Estate of Albrecht

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Justia Opinion Summary

Glenvin Albrecht (“Glen”) appealed judgment entered in favor of the Estate of Sharleen Albrecht (“Estate”) regarding certain assets in which he had an ownership interest. In February 2010, Glen sued Sharleen for divorce after nearly 50 years of marriage. Sharleen died on July 29, 2013, before a final divorce judgment was entered. The district court entered a final divorce judgment after her death, and the North Dakota Supreme Court reversed, holding Sharleen's death abated the divorce action. Sharleen had a will, and Sharleen and Glen's son, Mark Albrecht, was appointed personal representative of the Estate. In February 2017, the Estate petitioned for the return, partition, and sale of estate assets. The Estate alleged Sharleen owned a one-half interest in various farm machinery, equipment, and vehicles, which were in Glen's control. The Estate alleged a partition and sale of the assets was necessary to satisfy estate expenses. Glen objected to the petition, arguing Sharleen did not have an ownership interest in the assets. A trial was conducted in 2018, the result of which ended with judgment in favor of the estate. Glen argued on appeal that the district court erred by finding Sharleen had an interest in the assets at issue, and the court abused its discretion by allowing personal representative’s and attorney’s fees. Finding no reversible error or abuse of discretion, the North Dakota Supreme Court affirmed.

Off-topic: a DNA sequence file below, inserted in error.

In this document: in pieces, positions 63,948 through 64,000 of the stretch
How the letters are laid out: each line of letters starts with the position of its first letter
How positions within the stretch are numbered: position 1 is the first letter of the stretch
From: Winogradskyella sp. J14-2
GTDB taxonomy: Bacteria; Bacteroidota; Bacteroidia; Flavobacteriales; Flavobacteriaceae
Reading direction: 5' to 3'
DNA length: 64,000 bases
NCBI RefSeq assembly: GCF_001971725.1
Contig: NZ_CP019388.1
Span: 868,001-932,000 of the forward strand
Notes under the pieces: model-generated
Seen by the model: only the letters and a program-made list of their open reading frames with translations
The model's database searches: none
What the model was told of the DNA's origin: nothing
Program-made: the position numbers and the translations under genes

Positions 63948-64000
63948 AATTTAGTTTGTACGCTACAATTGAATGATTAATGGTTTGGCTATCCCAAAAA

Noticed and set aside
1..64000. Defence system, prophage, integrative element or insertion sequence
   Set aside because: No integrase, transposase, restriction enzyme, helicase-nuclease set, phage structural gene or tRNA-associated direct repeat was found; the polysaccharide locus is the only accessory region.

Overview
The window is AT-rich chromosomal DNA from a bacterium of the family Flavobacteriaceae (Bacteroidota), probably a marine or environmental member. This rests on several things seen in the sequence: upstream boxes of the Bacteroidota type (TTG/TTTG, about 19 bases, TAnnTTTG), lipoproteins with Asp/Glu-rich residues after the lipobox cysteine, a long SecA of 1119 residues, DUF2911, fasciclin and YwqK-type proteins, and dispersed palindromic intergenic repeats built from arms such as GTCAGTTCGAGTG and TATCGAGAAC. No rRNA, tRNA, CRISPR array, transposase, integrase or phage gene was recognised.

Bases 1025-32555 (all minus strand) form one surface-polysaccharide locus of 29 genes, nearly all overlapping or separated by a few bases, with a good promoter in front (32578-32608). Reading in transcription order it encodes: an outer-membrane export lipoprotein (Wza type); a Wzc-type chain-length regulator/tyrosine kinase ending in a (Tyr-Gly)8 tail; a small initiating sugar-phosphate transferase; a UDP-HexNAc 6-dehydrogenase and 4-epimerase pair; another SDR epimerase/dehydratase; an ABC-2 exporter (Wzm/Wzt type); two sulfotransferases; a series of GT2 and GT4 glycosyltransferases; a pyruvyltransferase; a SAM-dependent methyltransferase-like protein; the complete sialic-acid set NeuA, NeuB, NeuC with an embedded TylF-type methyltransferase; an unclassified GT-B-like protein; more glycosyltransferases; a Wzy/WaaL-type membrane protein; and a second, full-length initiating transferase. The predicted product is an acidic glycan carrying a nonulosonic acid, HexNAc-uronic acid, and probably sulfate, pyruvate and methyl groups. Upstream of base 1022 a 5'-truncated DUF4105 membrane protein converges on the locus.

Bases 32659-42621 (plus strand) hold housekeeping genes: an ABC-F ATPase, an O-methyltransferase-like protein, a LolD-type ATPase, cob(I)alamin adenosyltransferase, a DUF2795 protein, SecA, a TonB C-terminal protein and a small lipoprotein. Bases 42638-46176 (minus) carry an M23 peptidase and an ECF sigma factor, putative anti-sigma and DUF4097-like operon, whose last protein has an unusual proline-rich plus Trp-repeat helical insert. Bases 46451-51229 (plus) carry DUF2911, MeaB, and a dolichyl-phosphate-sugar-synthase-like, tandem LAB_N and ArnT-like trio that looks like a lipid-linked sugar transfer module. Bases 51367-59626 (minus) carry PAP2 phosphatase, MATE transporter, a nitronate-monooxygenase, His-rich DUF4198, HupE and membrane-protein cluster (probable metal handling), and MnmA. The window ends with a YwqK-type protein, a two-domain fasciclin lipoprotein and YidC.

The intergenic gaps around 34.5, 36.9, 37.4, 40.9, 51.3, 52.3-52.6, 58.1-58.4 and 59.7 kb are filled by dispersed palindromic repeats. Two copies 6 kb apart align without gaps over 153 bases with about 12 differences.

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Filed 1/29/20 by Clerk of Supreme Court IN THE SUPREME COURT STATE OF NORTH DAKOTA 2020 ND 27 In the Matter of the Estate of Sharleen Albrecht, Deceased Mark Albrecht, Personal Representative, Petitioner and Appellee v. Alan Albrecht, Respondent and Appellee and Matthew Albrecht, Respondent and Glenvin Albrecht, Claimant and Appellant No. 20190180 Appeal from the District Court of Stutsman County, Southeast Judicial District, the Honorable Troy J. LeFevre, Judge. AFFIRMED. Opinion of the Court by Tufte, Justice. Kasey D. McNary (argued), Fargo, North Dakota, for petitioner and appellee. Alan J. Albrecht (argued), self-represented, Blaine, Minnesota, respondent and appellee. Sara M. Monson (argued), Timothy M. O’Keeffe (on brief), and Stephen P. Welle (appeared), Fargo, North Dakota, for claimant and appellant. Estate of Albrecht No. 20190180 Tufte, Justice. [¶1] Glenvin Albrecht (“Glen Albrecht”) appeals from a judgment entered in favor of the Estate of Sharleen Albrecht (“Estate”) regarding certain assets in which he had an ownership interest. Glen Albrecht argues the district court erred by finding Sharleen Albrecht also had an interest in the assets and the court abused its discretion by allowing personal representative’s and attorney’s fees. We affirm. I [¶2] In February 2010, Glen Albrecht sued Sharleen Albrecht for divorce after nearly 50 years of marriage. Sharleen Albrecht died on July 29, 2013, before a final divorce judgment was entered. The district court entered a final divorce judgment after her death, and this Court reversed the judgment, holding Sharleen Albrecht’s death abated the divorce action. Albrecht v. Albrecht, 2014 ND 221, 856 N.W.2d 755. [¶3] Sharleen Albrecht had a will, and Sharleen and Glen Albrecht’s son, Mark Albrecht, was appointed personal representative of the Estate. Glen Albrecht brought claims against the Estate, which the district court denied. This Court affirmed the district court’s decision on appeal. In re Estate of Albrecht, 2018 ND 67, 908 N.W.2d 135. [¶4] In February 2017, the Estate petitioned for the return, partition, and sale of estate assets. The Estate alleged Sharleen Albrecht owned a one-half interest in various farm machinery, equipment, and vehicles, which were in Glen Albrecht’s control. The Estate alleged a partition and sale of the assets was necessary to satisfy estate expenses. Glen Albrecht objected to the petition, arguing Sharleen Albrecht did not have an ownership interest in the assets. 1 [¶5] Glen Albrecht and Alan Albrecht, Glen and Sharleen Albrecht’s son, petitioned for the court to review the reasonableness of the Estate’s attorney’s fees and the personal representative’s fees. [¶6] On December 13, 2018, a court trial was held. The Estate argued it was entitled to a one-half interest in the farm equipment, machinery, vehicles, and grain held by Sharleen and Glen Albrecht as tenants in common at the time of her death; and it was entitled to half of the proceeds from the sale of the 2012 crops and half of the funds in the farm checking account on the date of her death. The Estate also requested the court approve the attorney’s fees the Estate incurred during prior litigation and the personal representative’s fees. Glen Albrecht argued the Estate was not entitled to the requested return, partition, and sale of the assets because Sharleen Albrecht did not have an ownership interest in them at the time of her death. He also argued the court should disallow the request for attorney’s fees because the fees were not incurred to the benefit of the Estate and the personal representative’s fees were unreasonable. Both parties filed proposed findings of fact, conclusions of law, and orders for judgment. [¶7] The district court granted the Estate’s petition, ordering the Estate was entitled to recover from Glen Albrecht $167,780.13 for the value of Sharleen Albrecht’s one-half interest in the 2012 crops; $142,108.50 for Sharleen Albrecht’s one-half interest in the farm equipment, machinery, and vehicles; and $20,538.54 for Sharleen Albrecht’s one-half interest in the farm checking account. The court ordered the Estate was allowed to claim attorney’s fees and other expenses of administration and the personal representative was allowed a total fee of $25,480 for his services. Judgment was entered. II [¶8] Glen Albrecht argues the district court erred by adopting the Estate’s proposed findings of fact and conclusions of law verbatim. [¶9] Rule 7.1, N.D.R.Ct., authorizes the district court to assign the preparation of proposed findings of fact and conclusions of law to one or more parties. Although we have expressed disapproval of a district court’s wholesale 2 adoption of one party’s proposed findings and conclusions, the findings become the court’s findings when the court signs the findings. Dale Expl., LLC v. Hiepler, 2018 ND 271, ¶ 8, 920 N.W.2d 750. The findings will be upheld if they adequately explain the basis for the court’s decision, unless they are clearly erroneous. Id. We will not reverse a district court’s decision solely because the court adopts counsel’s proposed findings. In re Guardianship of P.T., 2014 ND 223, ¶ 8, 857 N.W.2d 367. [¶10] We conclude the district court did not err by adopting the proposed findings of fact and conclusions of law. III [¶11] Glen Albrecht argues the district court erred by concluding that he owned various equipment, vehicles, and machinery jointly with Sharleen Albrecht, that the Estate was entitled to half of the proceeds from the 2012 crops, and that the Estate was entitled to funds from his checking account. [¶12] The district court exercises wide discretion in partition actions to “do equity” and make a fair and just division of the property or proceeds. In re Estate of Loomer, 2010 ND 93, ¶ 17, 782 N.W.2d 648. The district court’s findings in a partition action will not be reversed on appeal unless they are clearly erroneous. Bruce J. Wenzel Estate v. Wenzel, 2008 ND 68, ¶ 5, 747 N.W.2d 103. A finding of fact is clearly erroneous if it is induced by an erroneous view of the law, there is no evidence to support it, or this Court is convinced, on the basis of the entire record, that a mistake has been made. Id. Questions of law are fully reviewable. Id. A [¶13] The Estate alleged Sharleen Albrecht owned a one-half interest in various equipment, machinery, and vehicles related to the farming operation, which were in Glen Albrecht’s possession and control. The Estate sought reimbursement for the value of Sharleen Albrecht’s interest in any of the assets Glen Albrecht sold. 3 [¶14] The district court found Glen and Sharleen Albrecht ran a farming operation together and the farm checking account was in both of their names. The court found the farming operation was not a corporation, partnership, or limited liability company, and Glen Albrecht testified that he and Sharleen Albrecht owned the machinery and vehicles. The court found the machinery and vehicles were owned by both Glen Albrecht and Sharleen Albrecht, explaining: Glen’s prior testimony established that he and Sharleen acquired property, machinery, and real estate during their marriage. They did not have any debts. Glen testified there was no farming entity, such as a corporation, partnership, or a limited liability company. The farm machinery was owned by both Glen and Sharleen. The vehicles were also part of the farm operation. Because there was no separate farming entity, and there was no evidence of a joint tenancy interest, Sharleen had a one-half tenant in common interest in the farm assets, including the machinery, equipment, farm checking account, 2012 crop, and vehicles, at the time of her death on July 29, 2013. The court concluded the Estate was entitled to one-half of the value or proceeds from the sale of the farm equipment, machinery, and vehicles. The court made findings about the value of each item as of the date of Sharleen Albrecht’s death. The court found the total value of the equipment, machinery, and vehicles was $284,217, and ordered the Estate was entitled to recover $142,108.50 from Glen Albrecht for Sharleen Albrecht’s interest in the assets. [¶15] Glen Albrecht argues the district court erred as a matter of law by concluding he and Sharleen Albrecht jointly own the machinery, vehicles, and equipment. He contends the court incorrectly determined the property was jointly owned solely because Glen and Sharleen Albrecht were married. He claims the evidence established he is the sole owner of the equipment, machinery, and vehicles. [¶16] Married people may own property separately. See N.D.C.C. § 14-07-04. A married couple may also own personal property as joint tenants or tenants in common. “Every interest created in favor of several persons in their own 4 right is an interest in common, unless acquired by them in partnership for partnership purposes, or unless declared in its creation to be a joint tenancy.” N.D.C.C. § 47-02-08. [¶17] The district court did not rely solely on the parties’ marital status in deciding ownership of the property. Mark Albrecht testified his parents decided together whether to purchase equipment for the farm, and the funds used to purchase the equipment and vehicles came from Sharleen and Glen Albrecht’s jointly owned farm bank account. Mark Albrecht testified his parents ran the farming operation together. Glen Albrecht testified during the trial that Sharleen Albrecht was employed outside the farm operation but she also helped with some of the farming, the farm bank account was in both their names, and the bank account was used to pay the farming expenses. During a March 2016 deposition, Glen Albrecht was asked who owned the equipment and vehicles and he testified, “[T]hey were owned by the farm. I suppose they were owned by both of us.” Glen Albrecht testified during the trial that most of the equipment, machinery, and vehicles at issue were used in the farming operation, he and Sharleen Albrecht owned some of this property, and he inherited some of the property from his uncle. Although Glen Albrecht testified that he inherited some of the equipment and vehicles, he did not explain or provide any other evidence identifying which property he inherited. [¶18] Glen Albrecht testified that a 1972 grain truck was titled in his name alone, but he did not present any documentary evidence and he did not present any evidence about the titles for any of the other vehicles. Glen Albrecht presented receipts for the purchase of three of the vehicles or equipment showing the assets were sold to him, but the district court did not find this evidence persuasive in determining ownership. This Court has recognized that having a legal title to a vehicle is strong evidence of an intention not to share the property, but it is not dispositive and the trial court may look beyond the legal title to determine ownership interests when the vehicle was purchased with funds from the parties’ joint bank account. See McKechnie v. Berg, 2003 ND 136, ¶ 14, 667 N.W.2d 628. 5 [¶19] The evidence supports the district court’s finding that Sharleen Albrecht had an ownership interest in the farm equipment, machinery, and vehicles at the time of her death. B [¶20] Glen Albrecht argues the district court erred by concluding the Estate was entitled to half of the proceeds from the crops grown in 2012. He contends any interest Sharleen Albrecht had in the crops as a result of being a joint tenant of the land on which the crops were grown terminated upon her death. He argues the court erred by failing to consider the expenses related to growing and harvesting the crops. [¶21] The district court found Sharleen Albrecht maintained an interest in the proceeds from the sale of the 2012 crops. The court found Glen Albrecht sold the crops for a total of $325,560.25 and he did not pay any of the proceeds of the sale to Sharleen Albrecht or the Estate. The court explained, “Because Glen and Sharleen operated the farm together, she was entitled to one-half the proceeds from the crop sales regardless of whether the crops were sold prior to or after her death. The Estate is therefore entitled to one-half the value of the proceeds of the barley, soybeans, and corn in the amount of $167,780.13.” The court found the expenses related to the crops were paid out of the farm checking account prior to Sharleen Albrecht’s death, and Glen Albrecht did not present any evidence about expenses incurred after her death. [¶22] The district court’s decision to award half of the 2012 crop proceeds did not rely on Sharleen Albrecht’s joint ownership of the land; rather, the court found she was entitled to half of the proceeds because Glen and Sharleen Albrecht operated the farm together. The evidence supports the court’s findings. C [¶23] Glen Albrecht argues the district court erred by concluding the Estate was entitled to half of the funds in his checking account. He contends he was the only party to the account, Sharleen Albrecht was not listed as a beneficiary 6 or a P.O.D. designee, and he was therefore the sole owner and the Estate was not entitled to any of the funds in the account. [¶24] The district court found the Estate was entitled to half of the funds in the farm account at the time of Sharleen Albrecht’s death. The court found the balance of the joint farm account was $41,077.07 on July 29, 2013, the farm checking account was owned by Glen and Sharleen Albrecht, Glen Albrecht moved the funds in the farm checking account to a different bank, and he removed Sharleen Albrecht’s name from the account. The court concluded the Estate was entitled to $20,538.54 for Sharleen Albrecht’s interest in the farm checking account. [¶25] Mark Albrecht and Glen Albrecht both testified the farm account was a joint checking account throughout the marriage and both Sharleen and Glen Albrecht were parties to the account. Evidence established that Glen Albrecht opened a new checking account solely in his name with another bank while the divorce was pending, he used the new account for operation of the farm, and he placed the proceeds from the sale of the 2012 crops in the new account. Glen Albrecht also testified Sharleen Albrecht still had an interest in the farm checking account after the new account was opened even though her name was not on the account. Evidence established the farm account had a balance of $41,077.07 on the day of Sharleen Albrecht’s death. [¶26] Section 30.1-31-08(2), N.D.C.C., provides: During the lifetime of all parties, an account belongs to the parties in proportion to the net contribution of each to the sums on deposit, unless there is clear and convincing evidence of a different intent. As between parties married to each other, in the absence of proof otherwise, the net contribution of each is presumed to be an equal amount. Glen Albrecht testified the farm account originally belonged to both himself and Sharleen Albrecht and he moved the farm account to a different bank in his name alone after the divorce proceedings were initiated. The evidence supports the court’s findings. 7 [¶27] Glen Albrecht also argues the court’s decision resulted in a double recovery because the proceeds from the 2012 crops were deposited in the farm account and the Estate was awarded half of those crop sale proceeds in addition to half of the funds in the farm account. Glen Albrecht did not raise this issue before the district court. This Court will not consider questions raised for the first time on appeal. In re Estate of Brandt, 2019 ND 87, ¶ 32, 924 N.W.2d 762. Because Glen Albrecht did not raise this issue in the district court, we will not consider the issue. IV [¶28] Glen Albrecht argues the district court abused its discretion by allowing the Estate’s claimed attorney’s fees and the personal representative’s fees. He claims the attorney’s fees did not benefit the Estate as a whole because the fees related to his claims were incurred primarily for the benefit of the personal representative and the personal representative admitted the only benefit the Estate gained from incurring the fees was that Sharleen Albrecht’s wishes were upheld. He also argues the personal representative was allowed an unreasonable amount of compensation. A [¶29] Under N.D.C.C. § 30.1-18-20, “If any personal representative . . . defends or prosecutes any proceeding in good faith, whether successful or not, the personal representative . . . is entitled to receive from the estate necessary expenses and disbursements, including reasonable attorney’s fees incurred.” For payment of attorney’s fees, the personal representative’s conduct must be in good faith, free from fraudulent intent, and for the benefit of the estate. In re Estate of Peterson, 1997 ND 48, ¶ 25, 561 N.W.2d 618. The district court has discretion in allowing attorney’s fees, and the court’s decision will not be reversed absent an abuse of discretion. See In re Estate of Johnson, 2017 ND 162, ¶ 18, 897 N.W.2d 921. A court abuses its discretion when it acts in an arbitrary, unreasonable, or unconscionable manner, when it misinterprets or misapplies the law, or when its decision is not the product of a rational process leading to a reasoned determination. Id. 8 [¶30] The district court found the Estate incurred significant attorney’s fees and costs in defending the petitions filed by Alan Albrecht and Glen Albrecht while the claims were pending for years. The court found the personal representative testified the services were necessary to defend the Estate’s interests and no contrary evidence was presented. The court explained: Defending against the petition filed by Alan challenging the Will was necessary to validate the Will and give effect to Sharleen’s testamentary wishes. Defending against the claims made by Glen were also of benefit to the Estate because if Glen had prevailed the Estate would have been indebted to Glen for nearly more than $150,000. (App. 40) The district court did not abuse its discretion by allowing the Estate’s attorney’s fees. B [¶31] Under N.D.C.C. § 30.1-18-19, a personal representative is entitled to reasonable compensation for his services. An award of personal representative’s fees is reviewed under the abuse of discretion standard. In re Estate of Hogen, 2015 ND 125, ¶ 48, 863 N.W.2d 876. [¶32] The district court allowed the personal representative’s fees. The court found the personal representative provided 392 hours of service over more than five years, based on a spreadsheet the personal representative prepared, and the numbers of hours were reasonable given the nature of the matter. [¶33] The district court adequately explained its decision to allow the requested personal representative’s fees. The court did not act in an arbitrary, unreasonable, or unconscionable manner. We conclude the court did not abuse its discretion. V [¶34] Alan Albrecht filed an appellee’s brief, arguing the district court’s findings are clearly erroneous, the court abused its discretion by allowing the personal representative’s and attorney’s fees, and the court’s decision should 9 be reversed. Alan Albrecht did not file a notice of appeal. “An appellee is entitled on appeal to attempt to save the judgment by urging any ground asserted in the trial court.” Kalvoda v. Bismarck Pub. Sch. Dist. #1, 2011 ND 32, ¶ 14, 794 N.W.2d 454 (quoting Livingood v. Meece, 477 N.W.2d 183, 188 (N.D. 1991)). “A cross-appeal is necessary only if the appellee seeks a more favorable result on appeal than it received in the district court.” Kalvoda, at ¶ 14. Alan Albrecht is seeking to have the district court’s decision reversed. To the extent any of Alan Albrecht’s arguments differ from Glen Albrecht’s arguments, we do not address them. VI [¶35] We have considered Glen Albrecht’s remaining arguments and conclude they are either unnecessary to our decision or without merit. We affirm the judgment. [¶36] Jerod E. Tufte William A. Herauf, D.J. Gerald W. VandeWalle Daniel J. Crothers Jon J. Jensen, C.J. [¶37] The Honorable William A. Herauf, District Judge, sitting in place of McEvers, J., disqualified. 10